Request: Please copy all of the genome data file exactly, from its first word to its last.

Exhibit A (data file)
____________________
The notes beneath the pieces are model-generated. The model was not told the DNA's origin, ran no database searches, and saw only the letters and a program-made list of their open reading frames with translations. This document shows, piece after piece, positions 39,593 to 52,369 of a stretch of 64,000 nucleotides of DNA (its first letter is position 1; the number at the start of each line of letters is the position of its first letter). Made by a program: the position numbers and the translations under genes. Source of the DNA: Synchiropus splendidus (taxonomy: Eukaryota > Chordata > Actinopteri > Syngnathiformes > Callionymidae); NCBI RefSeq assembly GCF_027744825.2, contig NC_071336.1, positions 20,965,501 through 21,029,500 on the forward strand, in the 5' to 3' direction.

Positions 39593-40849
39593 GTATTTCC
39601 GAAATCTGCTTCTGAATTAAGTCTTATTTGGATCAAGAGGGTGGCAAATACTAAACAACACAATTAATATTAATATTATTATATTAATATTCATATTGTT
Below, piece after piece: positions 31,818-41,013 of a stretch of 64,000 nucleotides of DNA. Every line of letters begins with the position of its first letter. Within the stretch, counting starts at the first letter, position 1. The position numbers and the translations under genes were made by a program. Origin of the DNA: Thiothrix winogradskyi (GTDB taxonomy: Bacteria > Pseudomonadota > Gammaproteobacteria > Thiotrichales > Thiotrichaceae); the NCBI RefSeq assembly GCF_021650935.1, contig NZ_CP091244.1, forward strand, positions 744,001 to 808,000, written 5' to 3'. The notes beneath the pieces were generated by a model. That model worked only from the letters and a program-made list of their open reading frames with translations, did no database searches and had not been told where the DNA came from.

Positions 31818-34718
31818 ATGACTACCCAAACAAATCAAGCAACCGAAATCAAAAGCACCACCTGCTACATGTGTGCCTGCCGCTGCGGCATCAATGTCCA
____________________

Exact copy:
The notes beneath the pieces are model-generated. The model was not told the DNA's origin, ran no database searches, and saw only the letters and a program-made list of their open reading frames with translations. This document shows, piece after piece, positions 39,593 to 52,369 of a stretch of 64,000 nucleotides of DNA (its first letter is position 1; the number at the start of each line of letters is the position of its first letter). Made by a program: the position numbers and the translations under genes. Source of the DNA: Synchiropus splendidus (taxonomy: Eukaryota > Chordata > Actinopteri > Syngnathiformes > Callionymidae); NCBI RefSeq assembly GCF_027744825.2, contig NC_071336.1, positions 20,965,501 through 21,029,500 on the forward strand, in the 5' to 3' direction.

Positions 39593-40849
39593 GTATTTCC
39601 GAAATCTGCTTCTGAATTAAGTCTTATTTGGATCAAGAGGGTGGCAAATACTAAACAACACAATTAATATTAATATTATTATATTAATATTCATATTGTT
Below, piece after piece: positions 31,818-41,013 of a stretch of 64,000 nucleotides of DNA. Every line of letters begins with the position of its first letter. Within the stretch, counting starts at the first letter, position 1. The position numbers and the translations under genes were made by a program. Origin of the DNA: Thiothrix winogradskyi (GTDB taxonomy: Bacteria > Pseudomonadota > Gammaproteobacteria > Thiotrichales > Thiotrichaceae); the NCBI RefSeq assembly GCF_021650935.1, contig NZ_CP091244.1, forward strand, positions 744,001 to 808,000, written 5' to 3'. The notes beneath the pieces were generated by a model. That model worked only from the letters and a program-made list of their open reading frames with translations, did no database searches and had not been told where the DNA came from.

Positions 31818-34718
31818 ATGACTACCCAAACAAATCAAGCAACCGAAATCAAAAGCACCACCTGCTACATGTGTGCCTGCCGCTGCGGCATCAATGTCCA